The deep discount helps the investor grow a small amount of money into a sizeable sum over several years. Because zero-coupon bonds essentially lock the investor into a guaranteed reinvestment rate , purchasing zero-coupon bonds can be most advantageous when interest rates are high. They are also more advantageous when placed in retirement accounts where they remain tax-sheltered.
Some investors also avoid paying taxes on imputed interest by buying municipal zero-coupon bonds, which are usually tax-exempt if the investor lives in the state where the bond was issued. The lack of coupon payments on zero-coupon bonds means their worth is based solely on their current price compared to their face value. Thus, prices tend to rise faster than the prices of traditional bonds when interest rates are falling, and vice versa.
The locked-in reinvestment rate also makes them more attractive when interest rates fall. Show 5 More. Our in-depth tools give millions of people across the globe highly detailed and thoroughly explained answers to their most important financial questions. Each month, more than 1 million visitors in countries across the globe turn to InvestingAnswers.
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Zero-Coupon Bond. What it is:.
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What is a Small-Cap Stock? Profiting from Options. The Advantage of Tax-Advantaged Funds. The investors earn a return in the form of coupon payments made annually or semi-annually throughout the life of the bond. When the bond matures , the bondholder is repaid an amount equal to the face value of the bond. If a corporate bond is issued at a discount , this means investors can purchase the bond below its par value.
What is the difference between a zero-coupon bond and a regular bond?
But not all bonds have coupon payments. Such bonds are referred to as zero coupon bonds. These bonds are issued at a deep discount and repaid the par value at maturity.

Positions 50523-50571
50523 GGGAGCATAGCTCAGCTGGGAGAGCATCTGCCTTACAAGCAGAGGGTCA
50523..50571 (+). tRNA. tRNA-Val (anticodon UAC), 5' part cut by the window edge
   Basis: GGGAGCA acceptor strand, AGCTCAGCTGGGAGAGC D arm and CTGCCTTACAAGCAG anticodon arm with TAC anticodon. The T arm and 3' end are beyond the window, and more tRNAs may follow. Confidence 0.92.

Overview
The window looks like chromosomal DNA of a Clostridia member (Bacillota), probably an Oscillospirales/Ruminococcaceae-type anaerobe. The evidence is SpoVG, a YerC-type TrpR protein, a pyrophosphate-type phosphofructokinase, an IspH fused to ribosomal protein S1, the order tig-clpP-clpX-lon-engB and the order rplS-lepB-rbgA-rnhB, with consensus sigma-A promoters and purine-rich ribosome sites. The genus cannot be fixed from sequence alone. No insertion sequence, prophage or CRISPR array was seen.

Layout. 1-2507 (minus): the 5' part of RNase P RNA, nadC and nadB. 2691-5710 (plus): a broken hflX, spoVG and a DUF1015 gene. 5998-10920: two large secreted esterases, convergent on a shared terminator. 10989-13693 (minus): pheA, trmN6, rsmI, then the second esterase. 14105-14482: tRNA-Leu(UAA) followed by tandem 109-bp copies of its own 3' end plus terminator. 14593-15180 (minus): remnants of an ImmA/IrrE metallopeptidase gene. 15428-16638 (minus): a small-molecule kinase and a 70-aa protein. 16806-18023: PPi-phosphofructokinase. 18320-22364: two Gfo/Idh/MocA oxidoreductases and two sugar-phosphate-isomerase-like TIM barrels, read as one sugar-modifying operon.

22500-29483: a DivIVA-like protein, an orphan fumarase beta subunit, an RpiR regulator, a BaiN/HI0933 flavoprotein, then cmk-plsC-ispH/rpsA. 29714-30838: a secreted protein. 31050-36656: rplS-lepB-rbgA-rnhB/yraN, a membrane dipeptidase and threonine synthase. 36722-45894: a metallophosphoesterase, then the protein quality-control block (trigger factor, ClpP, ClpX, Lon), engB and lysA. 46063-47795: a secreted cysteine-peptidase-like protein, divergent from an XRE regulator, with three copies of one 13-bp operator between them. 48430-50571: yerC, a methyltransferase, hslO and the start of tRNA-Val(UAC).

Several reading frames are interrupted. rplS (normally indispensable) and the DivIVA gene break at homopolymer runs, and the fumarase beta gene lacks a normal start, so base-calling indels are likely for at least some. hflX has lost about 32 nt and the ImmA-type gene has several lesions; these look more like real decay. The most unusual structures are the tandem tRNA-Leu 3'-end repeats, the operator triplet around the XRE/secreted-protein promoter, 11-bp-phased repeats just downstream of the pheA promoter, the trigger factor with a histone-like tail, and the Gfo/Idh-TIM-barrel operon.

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- Zero-Coupon Bond.
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The difference between the purchase price and the par value represents the investor's return. The payment received by the investor is equal to the principal invested plus the interest earned, compounded semiannually, at a stated yield. The interest earned on a zero-coupon bond is an imputed interest , meaning that it is an estimated interest rate for the bond, not an established interest rate. So, although no coupon payments are made on zero coupon bonds until maturity, investors may still have to pay federal, state, and local income taxes on the imputed or phantom interest that accrues each year.
How Does It Work?
Purchasing a municipal zero coupon bond, buying zero coupon bonds in a tax-exempt account, or purchasing a corporate zero coupon bond that has tax-exempt status are a couple of ways to avoid paying income taxes on these securities. The greater the length of time until the bond matures, the less the investor pays for it, and vice versa. The maturity dates on zero coupon bonds are usually long term, with many having initial maturities of at least 10 years. With the bond's deep discount, an investor can put up a small amount of money that can grow over many years.
Investors can choose zero coupon bonds that are issued from a variety of sources, including the U.
Zero-Coupon Bond - Full Explanation & Example | InvestingAnswers